On 22 nd March 2001 the Applicant was arrested under the provisions of s.4 of the Criminal Justice Act 1984, and while in detention he was interviewed by Detective Sergeant Grennan and Detective Garda Carroll, which interview was electronically recorded. The interview was conducted through the medium of an interpreter, who was in fact a Chinese police officer seconded to Interpol, called Mr Jim. There was a lengthy voire dire in the course of the trial lasting some twelve days in relation to the admissibility in evidence of the memorandum of the interview of 22 nd March 2001 and the recording of that interview. The statement was admitted in evidence by the learned trial Judge. In his appeal to this Court the Applicant has raised a number of distinct issues, which the Court proposes to deal with individually.

The Right to Silence

In the course of his interview on 22 nd March 2001 the Applicant on several occasions indicated that he did not want to answer any more questions. Notwithstanding this, the gardaí continued to question the Applicant, and in fact he continued to answer the questions, although on several occasions saying that he did not want any further questions. It should be noted that the answers which he did give were exculpatory in intent. The Applicant contends that, in continuing to question him, the gardaí breached his right to silence and acted unfairly and put him under undue pressure.


It is conceded by the Applicant that he was informed by the gardaí of his right to silence, and was also advised of this right by his solicitor. The interview was recorded electronically, most of it on video tape as well as in audio form. The learned trial Judge, in admitting the statement, placed considerable emphasis on the fact that he had seen the video recording and heard the audio recording and was quite satisfied that at all times the Applicant was answering the questions voluntarily, and that he was not in any way intimidated or overborne by the nature of the questioning.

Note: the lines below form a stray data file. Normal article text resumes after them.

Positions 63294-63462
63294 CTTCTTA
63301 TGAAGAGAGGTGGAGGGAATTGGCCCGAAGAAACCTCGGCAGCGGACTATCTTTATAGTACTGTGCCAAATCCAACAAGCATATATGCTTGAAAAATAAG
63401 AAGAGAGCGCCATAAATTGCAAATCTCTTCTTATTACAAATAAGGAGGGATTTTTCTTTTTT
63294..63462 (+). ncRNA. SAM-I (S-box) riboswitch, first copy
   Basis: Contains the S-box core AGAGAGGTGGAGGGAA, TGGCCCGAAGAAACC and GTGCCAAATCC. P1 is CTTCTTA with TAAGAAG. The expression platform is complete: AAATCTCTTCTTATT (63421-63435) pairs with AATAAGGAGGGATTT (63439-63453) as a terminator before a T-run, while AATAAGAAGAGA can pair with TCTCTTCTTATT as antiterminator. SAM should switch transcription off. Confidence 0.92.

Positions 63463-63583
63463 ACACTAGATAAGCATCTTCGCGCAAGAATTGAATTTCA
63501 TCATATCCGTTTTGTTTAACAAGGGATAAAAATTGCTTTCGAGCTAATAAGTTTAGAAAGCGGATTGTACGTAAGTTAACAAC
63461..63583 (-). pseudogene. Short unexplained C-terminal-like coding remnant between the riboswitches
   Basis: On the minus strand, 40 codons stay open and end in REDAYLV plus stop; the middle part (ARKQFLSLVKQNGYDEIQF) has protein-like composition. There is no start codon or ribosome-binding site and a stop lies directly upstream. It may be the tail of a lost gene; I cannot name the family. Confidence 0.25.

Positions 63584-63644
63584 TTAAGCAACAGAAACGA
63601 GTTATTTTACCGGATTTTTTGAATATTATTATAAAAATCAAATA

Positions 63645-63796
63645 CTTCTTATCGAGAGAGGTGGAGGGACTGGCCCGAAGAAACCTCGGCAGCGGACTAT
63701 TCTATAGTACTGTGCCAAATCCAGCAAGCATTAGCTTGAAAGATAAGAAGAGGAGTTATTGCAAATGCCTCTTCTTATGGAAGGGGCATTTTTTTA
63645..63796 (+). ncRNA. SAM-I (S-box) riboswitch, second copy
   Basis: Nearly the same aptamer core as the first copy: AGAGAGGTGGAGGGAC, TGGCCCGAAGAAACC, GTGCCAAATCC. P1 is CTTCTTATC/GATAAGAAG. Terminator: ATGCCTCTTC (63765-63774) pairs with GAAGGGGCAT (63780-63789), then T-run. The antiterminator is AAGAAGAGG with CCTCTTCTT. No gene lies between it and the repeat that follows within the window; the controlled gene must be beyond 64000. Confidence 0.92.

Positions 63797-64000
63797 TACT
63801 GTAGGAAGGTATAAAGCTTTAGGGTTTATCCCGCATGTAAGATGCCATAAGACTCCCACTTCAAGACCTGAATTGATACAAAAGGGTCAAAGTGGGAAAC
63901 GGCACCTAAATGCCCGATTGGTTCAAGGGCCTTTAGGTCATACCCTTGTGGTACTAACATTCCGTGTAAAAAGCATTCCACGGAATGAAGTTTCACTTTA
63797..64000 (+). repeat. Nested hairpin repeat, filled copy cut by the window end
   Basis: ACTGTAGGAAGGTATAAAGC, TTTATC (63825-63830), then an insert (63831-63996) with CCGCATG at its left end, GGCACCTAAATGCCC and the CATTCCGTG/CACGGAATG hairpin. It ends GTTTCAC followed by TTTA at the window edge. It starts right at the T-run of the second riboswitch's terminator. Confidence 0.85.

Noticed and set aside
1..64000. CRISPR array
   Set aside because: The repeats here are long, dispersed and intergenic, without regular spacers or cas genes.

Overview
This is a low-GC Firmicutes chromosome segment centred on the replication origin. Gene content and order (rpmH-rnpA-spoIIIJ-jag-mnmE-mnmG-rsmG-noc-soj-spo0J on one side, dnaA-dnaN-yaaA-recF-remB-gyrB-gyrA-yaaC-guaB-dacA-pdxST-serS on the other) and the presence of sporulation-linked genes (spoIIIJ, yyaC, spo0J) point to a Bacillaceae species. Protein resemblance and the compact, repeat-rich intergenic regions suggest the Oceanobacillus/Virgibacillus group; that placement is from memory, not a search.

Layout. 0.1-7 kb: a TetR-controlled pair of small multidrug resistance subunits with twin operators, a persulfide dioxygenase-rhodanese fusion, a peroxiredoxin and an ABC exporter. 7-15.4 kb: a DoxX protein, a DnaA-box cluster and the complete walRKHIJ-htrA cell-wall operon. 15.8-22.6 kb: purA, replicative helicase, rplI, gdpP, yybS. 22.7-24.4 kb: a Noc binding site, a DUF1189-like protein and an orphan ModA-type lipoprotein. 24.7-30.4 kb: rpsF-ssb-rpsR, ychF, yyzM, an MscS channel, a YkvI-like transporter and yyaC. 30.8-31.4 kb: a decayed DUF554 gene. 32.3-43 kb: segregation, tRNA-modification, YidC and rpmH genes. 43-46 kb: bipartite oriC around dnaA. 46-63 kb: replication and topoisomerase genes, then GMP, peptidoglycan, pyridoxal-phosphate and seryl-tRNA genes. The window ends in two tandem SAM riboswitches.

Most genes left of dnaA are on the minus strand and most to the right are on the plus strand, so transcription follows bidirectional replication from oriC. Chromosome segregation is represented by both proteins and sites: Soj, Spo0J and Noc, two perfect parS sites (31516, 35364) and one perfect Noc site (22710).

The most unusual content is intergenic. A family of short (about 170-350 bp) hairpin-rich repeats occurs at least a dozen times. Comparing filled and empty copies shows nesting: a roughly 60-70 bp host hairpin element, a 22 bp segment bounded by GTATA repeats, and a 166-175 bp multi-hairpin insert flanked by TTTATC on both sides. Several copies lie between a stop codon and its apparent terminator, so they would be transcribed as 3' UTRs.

A person may be held in custody and interviewed by the gardaí for the purpose of investigating a crime. The law protects any such person from self-incrimination by providing that there is a right to silence, and a person under questioning is not bound to answer any question, subject to a very few exceptions which are...

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1 cases
  • R. v. Shyshkin (O.), [2007] O.T.C. Uned. 833
    • Canada
    • Ontario Superior Court of Justice of Ontario (Canada)
    • 1 Mayo 2007
    ...any interpretation there may be certain omissions by virtue of the nature of the interpretation process itself: D.P.P. v. Yu Jie , [2005] IECCA 95 at 3-4. We do not expect court interpretation to achieve the accuracy level of document translation or the standard that might be attained by a ......
1 books & journal articles
  • Interpreting criminal justice: a preliminary look at language, law and crime in Ireland
    • Ireland
    • Irish Judicial Studies Journal No. 2-9, July 2009
    • 1 Julio 2009
    ...caused by realising it was a 110 D.P.P. v. Adriano Martins Costa and Jose Claudio Batista [2008] I.E.C.C.A. 1. 111 D.P.P. v. Yu Jie [2005] I.E.C.C.A. 95. e course of the trial itself: they do not in any way go to the he conviction”, leading to the presumption that a tr _____________________......